Rural tourism hit hardest by tax rises

Kui suur on erisuse kaotamise mõju?

PHOTO: Pm

As assured by Prime Minister Taavi Rõivas before Chamber of Commerce this Wednesday, the more than double VAT for accommodation services is indeed coming. Coupled with fuel excise rise, this is a serious blow to rural tourism.

«When the state makes its business environment more complex, grey economy will rise, we will be unable to fight wage poverty, and the good idea how to gain extra revenue for state budget will in all likelihood flop,» said Estonian Hotel and Restaurant Association deputy chairman Feliks Mägus to comment words by Prime Minister.

Signe Sarah Arro, owner and CEO of the  Saaremaa based Pilguse Manor, said that the companies close to hubs are not overly affected by tax rises. «But Saaremaa and Hiiumaa have lots of tourism farms. Can you imagine what the prices will be like?» she asked.

In addition to the doubling VAT, rural tourism will also be affected by the rising fuel excise. According to Ms Arro, these changes will be especially hard on the small accommodation enterprises which have up to ten places. 

According to Estonian Institute of Economic Research, the abolishing of VAT exception will equal an average of seven percent rise to accommodation service prices. The numbers of visitors would shrink by six percent i.e. 180,000 people. This a bit more than the combined population of Tartu, Narva and Võru.

«For years, the occupancy and profitability of smaller accommodation enterprises in rural areas has been poor, and with the tax rise gray economy would increase or the enterprises would cease to operate; definitely, jobs would be thinned out,» said enterprise minister Urve Palo who underlined that tourism is in decline as it is. In the beginning of 2015, numbers of visitors have dropped 11 percent year-on-year.

This is confirmed by Estonian Rural Tourism Union member Toomas Pärle, an engine for canoe trip organising Veetee project and host to Annemäe Holiday House. He said these past years reveal an increase of small players who offer «grey» services.

«This is what the tax rises have done,» he said. Such services are used by the especially price-sensitive clients. According to Mr Pärle, these enterprises do not last too long – an average of two –three years – but do manage to roil the market.

As pointed out by Ms Palo, we are not competing for tourists with the other Baltics alone, but with all of Europe, and all nations are keeping a close eye on price fluctuations. 

For years, Lithuania has kept changing VAT for accommodation enterprises – in 2010, it was 21 percent, the year after that nine. In 2012, it was raised back to 21 percent, and this year was lowered to nine percent again. Statistics show that during the higher VAT ranks of visitors did thin, while the enterprises never lowered their prices once VAT came down again.

At the end of last year, Estonian Institute of Economic Research did a survey as ordered by Estonian Hotel and Restaurant Association, asking what the entrepreneurs would do if VAT were raised from 9 percent to 20. 116 enterprises responded, 52 percent of whom said they’d raise prices by the VAT; 30 percent said they would raise the prices by a bit less; and 18 percent would not raise prices at all. However, the research also revealed that in Viljandi and Rapla Counties, for instance, accommodation prices have not increased since 2004.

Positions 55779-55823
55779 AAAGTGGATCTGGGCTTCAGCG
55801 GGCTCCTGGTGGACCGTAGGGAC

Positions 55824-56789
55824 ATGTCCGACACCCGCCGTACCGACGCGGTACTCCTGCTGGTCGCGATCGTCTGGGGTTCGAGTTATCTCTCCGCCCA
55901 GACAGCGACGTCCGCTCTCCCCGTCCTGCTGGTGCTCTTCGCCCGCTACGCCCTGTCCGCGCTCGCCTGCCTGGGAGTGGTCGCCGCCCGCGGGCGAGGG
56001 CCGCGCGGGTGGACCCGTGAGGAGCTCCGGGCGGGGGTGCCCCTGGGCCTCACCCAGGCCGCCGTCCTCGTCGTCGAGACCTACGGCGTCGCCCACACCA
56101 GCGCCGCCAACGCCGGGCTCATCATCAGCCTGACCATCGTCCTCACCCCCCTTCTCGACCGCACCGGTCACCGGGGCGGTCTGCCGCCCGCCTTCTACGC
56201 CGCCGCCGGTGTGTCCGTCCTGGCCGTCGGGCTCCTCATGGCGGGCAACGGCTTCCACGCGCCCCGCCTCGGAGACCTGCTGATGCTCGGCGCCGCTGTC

Mr Pärle is also active in organising hiking trips and will be gravely affected by fuel excise rise because he is daily driving about 200 kilometres in a large vehicle with a trailer.

Though the services are geared towards the above-average wealthy customer, even these have become price-sensitive in the current situation. «They are having to make their leasing payments and pay taxes, not much invested into holidays anymore,» said Mr Pärle.

Mr Mägus predicted that a whole lot of enterprises will have to shrink their activities due to the tax rise, leading to social problems.

According to Mr Pärle, it is highly likely for many a small rural tourism company to go bankrupt, as even the small turnover they currently have will disappear. Not limited to affecting tourism, live will flow out of rural areas thus impacting Estonia strategically. «Obviously, rural tourism has been created in the periphery,» said Mr Pärle.

The entrepreneur understands that if a state is poor, taxes have to be raised; even so, in this case the state will get some few millions but will miss much more. «It is a pity that people who ought to be responsible and are handing out such promises during the elections fail to discern such issues,» said Mr Pärle.

Ms Palo thinks that instead of doing away with the tax exception, a contemporary conference and fairs centre should be built. «If at long last we’d get this done, it would bring 20,000 additional tourists a year, create 400 new jobs, and yield €20m of extra income i.e. the same sum that is hoped to be earned from abolishing of the VAT exception,» said the minister.

According to a super-optimistic timeline, such a centre would be completed by 2018 when Estonia assumes EU presidency.

Commerce Chamber head Toomas Luman said the tax exception ought to have been removed in a manner more cautious, as the doubling of a tax will alter tax logic and tax behaviour alike. «It would be prudent to try and do it gradually somehow; see, how it affects the sector, and then take the next.»

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